It is a late lunch day.
With brunch completed mid-morning, I am now in the process of collecting my thoughts so as to get in a frame of mind for lunch preparations. What to make? I quickly remember that I have everything for homemade pizza, and I call for helpers.
Usually, there is a scramble of girls competing for the counter space. But to my surprise, Son announces that it has been a while since he has made anything with me and that he would like to help. I am pleased- he usually passes on cooking. But since it was a storm day today and school is off, he is feeling particularly generous with his time. I am also secretly delighted that we will have some mother-son time together.
We start to gather our supplies and right away I think to myself ‘back off- let him do this’. I step away for a moment and occupy myself with something on the other side of the sink.
“Ohhh…” I hear him say.
I turn my head and discover that in pouring the flour mixture into the bowl, he has spilled it on the counter, a bit on himself, and then more down the side of the cupboard and onto the rug below where it is collecting in a circular pile. I immediately go into my neat-nik self and rush over, start to cluck- hem and haw. I can hear myself becoming too quickly frustrated at this unexpected mess that I now feel responsible to clean up, and I know where this is headed. Not like I scolded in a mean way- but he knew. I was tense.
“I don’t think I want to do this anymore,” he says to me quietly.
I look up, and watch him turn away. I watch as he walks slowly over to the red corner chair and perches on the edge. We are both on edge now- both literally and figuratively.
And at this juncture, I start to talk to myself:
“Is this what you want- your Son to believe that he isn’t capable of making this pizza? That in making a small mess, he is inconveniencing you? That this minor mess is really worth making an issue over? That this is even something to stress over, tense up about? Do you want to lose this opportunity over a bit of split flour? Give your head a shake, girl.”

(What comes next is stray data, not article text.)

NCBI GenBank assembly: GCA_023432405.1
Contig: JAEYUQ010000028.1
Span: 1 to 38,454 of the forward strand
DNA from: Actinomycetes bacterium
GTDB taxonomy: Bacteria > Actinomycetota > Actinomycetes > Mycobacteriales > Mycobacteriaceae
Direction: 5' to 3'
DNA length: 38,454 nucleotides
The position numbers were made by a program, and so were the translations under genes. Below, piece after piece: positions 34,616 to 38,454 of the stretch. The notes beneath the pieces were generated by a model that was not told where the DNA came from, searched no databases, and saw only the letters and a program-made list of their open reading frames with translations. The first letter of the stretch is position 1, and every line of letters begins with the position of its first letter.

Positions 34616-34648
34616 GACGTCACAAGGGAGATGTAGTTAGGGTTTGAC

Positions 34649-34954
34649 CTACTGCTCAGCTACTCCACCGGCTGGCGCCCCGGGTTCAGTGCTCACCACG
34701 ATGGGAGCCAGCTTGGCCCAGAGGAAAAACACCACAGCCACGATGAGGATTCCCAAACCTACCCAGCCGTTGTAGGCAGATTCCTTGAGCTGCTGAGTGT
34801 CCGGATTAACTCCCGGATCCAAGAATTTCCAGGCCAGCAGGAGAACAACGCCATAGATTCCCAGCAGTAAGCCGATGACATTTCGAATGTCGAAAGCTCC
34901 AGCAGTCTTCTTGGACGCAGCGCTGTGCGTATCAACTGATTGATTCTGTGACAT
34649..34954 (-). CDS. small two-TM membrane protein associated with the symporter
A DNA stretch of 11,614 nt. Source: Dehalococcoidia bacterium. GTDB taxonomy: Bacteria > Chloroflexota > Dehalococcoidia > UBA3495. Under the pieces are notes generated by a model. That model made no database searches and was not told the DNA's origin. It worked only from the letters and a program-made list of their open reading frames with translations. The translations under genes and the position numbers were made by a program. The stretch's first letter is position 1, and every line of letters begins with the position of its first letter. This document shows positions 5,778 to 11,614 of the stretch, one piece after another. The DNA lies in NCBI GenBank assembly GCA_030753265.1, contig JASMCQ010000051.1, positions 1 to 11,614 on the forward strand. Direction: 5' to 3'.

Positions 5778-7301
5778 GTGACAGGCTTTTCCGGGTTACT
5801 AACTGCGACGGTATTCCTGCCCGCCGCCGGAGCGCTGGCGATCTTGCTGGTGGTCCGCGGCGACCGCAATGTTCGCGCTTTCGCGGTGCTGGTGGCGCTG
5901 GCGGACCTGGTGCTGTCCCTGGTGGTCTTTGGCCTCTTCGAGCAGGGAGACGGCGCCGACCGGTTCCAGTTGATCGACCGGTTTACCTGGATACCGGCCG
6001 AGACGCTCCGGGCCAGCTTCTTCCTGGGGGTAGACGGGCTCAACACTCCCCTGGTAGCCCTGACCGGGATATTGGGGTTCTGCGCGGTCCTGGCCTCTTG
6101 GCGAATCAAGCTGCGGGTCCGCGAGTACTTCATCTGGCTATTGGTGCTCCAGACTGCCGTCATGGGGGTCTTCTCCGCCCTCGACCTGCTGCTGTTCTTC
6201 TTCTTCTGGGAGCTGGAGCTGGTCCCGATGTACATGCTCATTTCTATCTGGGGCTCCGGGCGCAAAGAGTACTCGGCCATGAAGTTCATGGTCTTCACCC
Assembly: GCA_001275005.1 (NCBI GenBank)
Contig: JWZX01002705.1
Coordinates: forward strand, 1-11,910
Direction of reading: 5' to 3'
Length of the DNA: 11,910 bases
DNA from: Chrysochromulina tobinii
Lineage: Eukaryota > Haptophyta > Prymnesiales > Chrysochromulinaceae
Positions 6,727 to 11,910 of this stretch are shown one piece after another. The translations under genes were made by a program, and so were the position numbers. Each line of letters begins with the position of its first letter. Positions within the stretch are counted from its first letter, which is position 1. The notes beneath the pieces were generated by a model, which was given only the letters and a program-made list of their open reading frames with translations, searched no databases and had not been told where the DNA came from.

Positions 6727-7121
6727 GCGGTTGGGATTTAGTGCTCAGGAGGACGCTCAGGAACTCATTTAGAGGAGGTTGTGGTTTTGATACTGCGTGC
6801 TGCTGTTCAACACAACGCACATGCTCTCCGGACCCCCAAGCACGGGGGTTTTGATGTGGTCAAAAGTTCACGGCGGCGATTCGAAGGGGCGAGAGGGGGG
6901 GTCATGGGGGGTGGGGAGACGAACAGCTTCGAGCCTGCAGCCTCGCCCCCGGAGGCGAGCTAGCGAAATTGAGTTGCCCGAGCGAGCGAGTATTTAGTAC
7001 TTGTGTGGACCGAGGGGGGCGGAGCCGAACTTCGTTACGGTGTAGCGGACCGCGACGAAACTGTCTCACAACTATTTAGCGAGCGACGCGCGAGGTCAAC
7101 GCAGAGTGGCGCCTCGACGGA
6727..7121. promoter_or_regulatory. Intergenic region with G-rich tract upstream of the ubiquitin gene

I make a choice in that moment. And that choice was an apology. Followed by an explanation.
What I said was this:
“I am sorry that I reacted this way. This is not a big deal. I really want you to make the pizza, and I want you to know that my response wasn’t the right one. Furthermore, I want you to know that when we make mistakes, I know that these are the moments we learn the most. Please don’t think that in spilling the flour it should keep you from making the pizza. I am sorry.”
Sons are so gracious to moms with lots to learn.
We ended up making that pizza together, and it was an absolute work of art. Son took the better part of an hour to carefully put each topping, each slice of meat on where it suited best. I cannot honestly say I have ever seen a better looking pizza. But more than that, this time of meal preparation was a learning experience for me personally. Because I am starting to realize how very much I benefit from learning about my own mistakes and how I need to find ways to come out a better person for having taken a wrong turn.
I wish I hadn’t reacted so quickly to the split flour.
But because of my own mistake, I discovered that these are experiences that can help us grow as individuals into more capable, understanding people. We learn from mistakes when we choose to do so, carry forward stronger, more knowledgeable than we were before. And even moms have their moments when the lessons learned are very humbling.
At least they are for me.